Maggie's Centre, a beautiful cancer care sanctuary in west London by Richard Rogers' practice Rogers Stirk Harbour + Partners has won the coveted RIBA
Stirling Prize 2009 in association with The Architects Journal and Crystal CG. This is the second time the practice has been awarded the RIBA Stirling Prize (Barajas Airport, Spain, 2006).
The presentation of the UK's premier architectural award took place at a special awards ceremony this evening (Saturday 17 October) at Old Billingsgate in London, and was televised live on Channel 4 at 9pm.
Rogers Stirk Harbour + Partners Maggies Centre exceeds at every level in fulfilling the most demanding of briefs: to create a sanctuary for terminally ill cancer sufferers with client Charles Jencks, whose deep conviction of architectures power to shape our experience has led to a series of cancer care centres creating a fitting memorial to his wife Maggie.
This quietly confident building is truly, unquestionably a haven for those who have been diagnosed with cancer. RogersStirk Harbour+ Partnersachievement is in having created a completely informal, home-like sanctuary to help patients learn to live with cancer.
Conceived as a two-storey pavilion, the centres positive spirit is signalled with a bold roof canopy that hovers high above the walls to sail protectively over a series of intimate internal gardens, courtyards and roof terraces. A deep orange rendered wall puts a protective arm around it, making it a place apart without denying it is a part of the city. This antithesis of a hospital provides an open house in the city.
Rogers Stirk Harbour + Partners has produced a timeless work of architecture that not only distils the intentions of this brief but expresses in built form compassion, sensitivity and a deep sense of our common humanity.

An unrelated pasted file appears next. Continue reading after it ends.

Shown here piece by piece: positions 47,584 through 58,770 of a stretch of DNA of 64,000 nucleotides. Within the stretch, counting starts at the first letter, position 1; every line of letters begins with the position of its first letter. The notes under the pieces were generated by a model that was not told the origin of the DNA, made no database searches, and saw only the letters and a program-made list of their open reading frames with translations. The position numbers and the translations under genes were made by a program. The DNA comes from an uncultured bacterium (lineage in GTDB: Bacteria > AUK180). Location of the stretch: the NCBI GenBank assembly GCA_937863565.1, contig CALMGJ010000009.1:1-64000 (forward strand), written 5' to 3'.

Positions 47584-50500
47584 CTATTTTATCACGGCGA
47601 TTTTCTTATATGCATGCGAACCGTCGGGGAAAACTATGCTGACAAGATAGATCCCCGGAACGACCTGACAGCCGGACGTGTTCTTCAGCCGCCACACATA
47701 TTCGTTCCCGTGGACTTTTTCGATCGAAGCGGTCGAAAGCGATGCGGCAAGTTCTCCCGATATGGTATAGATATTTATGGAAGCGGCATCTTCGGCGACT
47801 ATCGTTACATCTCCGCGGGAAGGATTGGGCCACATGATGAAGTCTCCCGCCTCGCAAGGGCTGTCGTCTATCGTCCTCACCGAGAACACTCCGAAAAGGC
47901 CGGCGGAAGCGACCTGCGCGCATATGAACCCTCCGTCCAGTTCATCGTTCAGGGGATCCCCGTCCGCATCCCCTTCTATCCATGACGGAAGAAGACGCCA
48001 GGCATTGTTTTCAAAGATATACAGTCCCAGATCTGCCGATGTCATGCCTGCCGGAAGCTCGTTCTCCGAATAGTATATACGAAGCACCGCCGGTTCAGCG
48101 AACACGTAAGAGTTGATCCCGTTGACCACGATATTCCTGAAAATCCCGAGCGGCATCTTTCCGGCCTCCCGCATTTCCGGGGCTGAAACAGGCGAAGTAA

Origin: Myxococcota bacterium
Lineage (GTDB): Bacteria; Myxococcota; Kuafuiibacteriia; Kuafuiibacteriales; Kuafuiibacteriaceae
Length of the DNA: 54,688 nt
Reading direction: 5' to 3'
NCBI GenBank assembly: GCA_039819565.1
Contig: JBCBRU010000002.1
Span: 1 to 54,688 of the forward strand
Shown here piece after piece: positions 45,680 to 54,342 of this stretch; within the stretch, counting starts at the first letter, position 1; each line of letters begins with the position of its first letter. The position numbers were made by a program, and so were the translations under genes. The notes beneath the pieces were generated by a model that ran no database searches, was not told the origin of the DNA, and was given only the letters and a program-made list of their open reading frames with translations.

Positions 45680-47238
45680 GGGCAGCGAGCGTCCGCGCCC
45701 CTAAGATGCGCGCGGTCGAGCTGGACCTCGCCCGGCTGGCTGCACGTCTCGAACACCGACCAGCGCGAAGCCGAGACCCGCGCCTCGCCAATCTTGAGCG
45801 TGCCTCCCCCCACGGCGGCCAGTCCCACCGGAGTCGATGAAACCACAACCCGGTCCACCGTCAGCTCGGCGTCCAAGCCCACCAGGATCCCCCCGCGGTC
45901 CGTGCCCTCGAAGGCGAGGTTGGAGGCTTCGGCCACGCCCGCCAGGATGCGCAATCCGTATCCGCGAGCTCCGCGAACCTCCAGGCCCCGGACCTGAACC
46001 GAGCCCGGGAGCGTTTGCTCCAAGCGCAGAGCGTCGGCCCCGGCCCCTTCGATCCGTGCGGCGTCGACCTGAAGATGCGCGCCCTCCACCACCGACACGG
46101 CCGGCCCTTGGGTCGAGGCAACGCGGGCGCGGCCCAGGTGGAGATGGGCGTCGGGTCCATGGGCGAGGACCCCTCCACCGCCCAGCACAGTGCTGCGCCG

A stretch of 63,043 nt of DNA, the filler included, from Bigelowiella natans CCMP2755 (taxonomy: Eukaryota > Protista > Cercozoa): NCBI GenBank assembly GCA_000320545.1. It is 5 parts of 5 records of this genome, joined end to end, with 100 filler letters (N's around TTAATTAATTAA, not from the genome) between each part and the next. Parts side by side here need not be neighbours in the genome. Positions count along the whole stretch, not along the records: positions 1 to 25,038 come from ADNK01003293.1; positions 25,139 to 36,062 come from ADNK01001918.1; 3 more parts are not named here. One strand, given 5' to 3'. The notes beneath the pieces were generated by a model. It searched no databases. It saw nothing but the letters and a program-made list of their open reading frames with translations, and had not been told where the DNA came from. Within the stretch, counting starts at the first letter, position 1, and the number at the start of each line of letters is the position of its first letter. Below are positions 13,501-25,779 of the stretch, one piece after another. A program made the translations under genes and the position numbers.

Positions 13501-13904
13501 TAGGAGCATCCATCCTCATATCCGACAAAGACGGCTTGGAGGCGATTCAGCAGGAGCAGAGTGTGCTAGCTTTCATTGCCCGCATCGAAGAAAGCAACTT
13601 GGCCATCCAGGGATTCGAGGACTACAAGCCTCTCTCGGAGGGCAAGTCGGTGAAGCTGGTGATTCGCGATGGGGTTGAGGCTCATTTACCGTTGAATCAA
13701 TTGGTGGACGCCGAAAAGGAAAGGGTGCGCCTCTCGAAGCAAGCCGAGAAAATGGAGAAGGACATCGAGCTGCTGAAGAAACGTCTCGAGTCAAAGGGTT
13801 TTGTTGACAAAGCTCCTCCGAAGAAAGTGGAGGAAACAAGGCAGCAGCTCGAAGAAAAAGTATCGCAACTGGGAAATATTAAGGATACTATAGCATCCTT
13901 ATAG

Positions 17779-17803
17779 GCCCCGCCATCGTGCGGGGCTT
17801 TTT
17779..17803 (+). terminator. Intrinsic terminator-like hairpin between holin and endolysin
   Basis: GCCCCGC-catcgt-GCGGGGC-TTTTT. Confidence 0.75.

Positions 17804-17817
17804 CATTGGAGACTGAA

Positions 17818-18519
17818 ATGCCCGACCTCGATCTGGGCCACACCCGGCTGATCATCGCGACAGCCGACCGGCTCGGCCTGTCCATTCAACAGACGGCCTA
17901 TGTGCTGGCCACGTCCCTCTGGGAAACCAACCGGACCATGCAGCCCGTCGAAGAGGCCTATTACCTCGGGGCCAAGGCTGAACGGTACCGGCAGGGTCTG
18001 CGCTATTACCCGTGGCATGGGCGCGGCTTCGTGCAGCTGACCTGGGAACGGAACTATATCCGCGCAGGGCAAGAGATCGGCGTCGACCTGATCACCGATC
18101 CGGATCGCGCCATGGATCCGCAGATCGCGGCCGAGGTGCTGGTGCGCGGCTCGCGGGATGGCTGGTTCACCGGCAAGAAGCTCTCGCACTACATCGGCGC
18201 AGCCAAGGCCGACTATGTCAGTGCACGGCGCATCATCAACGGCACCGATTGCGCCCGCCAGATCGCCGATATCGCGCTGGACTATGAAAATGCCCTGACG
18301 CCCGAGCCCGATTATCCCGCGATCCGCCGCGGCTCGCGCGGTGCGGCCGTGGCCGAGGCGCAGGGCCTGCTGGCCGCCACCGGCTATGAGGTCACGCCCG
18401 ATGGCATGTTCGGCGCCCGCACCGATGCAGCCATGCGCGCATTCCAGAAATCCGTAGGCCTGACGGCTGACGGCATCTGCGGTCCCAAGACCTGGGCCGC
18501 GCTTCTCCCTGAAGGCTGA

RIBA President Ruth Reed announced the winner, and former RIBA President Marco Goldschmied awarded the £20,000 cash prize, which was generously donated by the Marco Goldschmied Foundation, to Richard Rogers.
Speaking tonight, RIBA President Ruth Reed said: The shortlist for this years RIBA Stirling Prize was of an exceptionally high standard, and I would like to congratulate each of the shortlisted entries. In the Maggie's Centre we have a much deserved winner, and I am delighted to award Rogers Stirk Harbour + Partners with architectures highest accolade.
RogersStirk Harbour + Partners has won the RIBA Stirling Prize once before in 2006 for Barajas Airport in Spain. This is the second time they have been shortlisted twice in the same year, the practice was also nominated for National Assembly for Wales (2006).
Maggie's Centre was chosen from five outstanding shortlisted entries:
5 Aldermanbury Square, Londonby Eric Parry Architects
Bodegas Protos, Spain by Rogers Stirk Harbour + Partners
FuglsangKunstmuseum, Denmarkby Tony Fretton Architects
KentishTown Health Centre,London by Allford Hall Monaghan Morris
LiverpooolOne Masterplan, Liverpool by BDP
The RIBA Stirling Prize jury comprised of: John Tuomey, architect and chair of the panel; Stephen Bates, architect.; Thomas Heatherwick, designer; Sir John Sorrell, Chair of CABE; and Benedetta Tagliabue, architect.
This is the 14th year the RIBA Stirling Prize has been presented. Last year's winner was Accordia by Feilden Clegg Bradley Studios, Alison Brooks Architects, and Maccreanor Lavington. The previous winners are: Museum of Modern Literature by David Chipperfield Architects, Barajas Airport in Madrid by Richard Rogers Partnership, The Scottish Parliament, designed by EMBT / RMJM, 30 St. Mary Axe by Foster and Partners; the Laban Centre, London by Herzog & de Meuron; Gateshead Millennium Bridge by Wilkinson Eyre; Magna, Rotherham by Wilkinson Eyre; Peckham Library and Media Centre by Alsop and Störmer; the NatWest Media Centre at Lord's Cricket Ground by Future Systems; the American Air Museum at Duxford by Foster and Partners; The Music School, Stuttgart by Michael Wilford and Partners; and the Centenary Building, University of Salford, by Hodder Associates.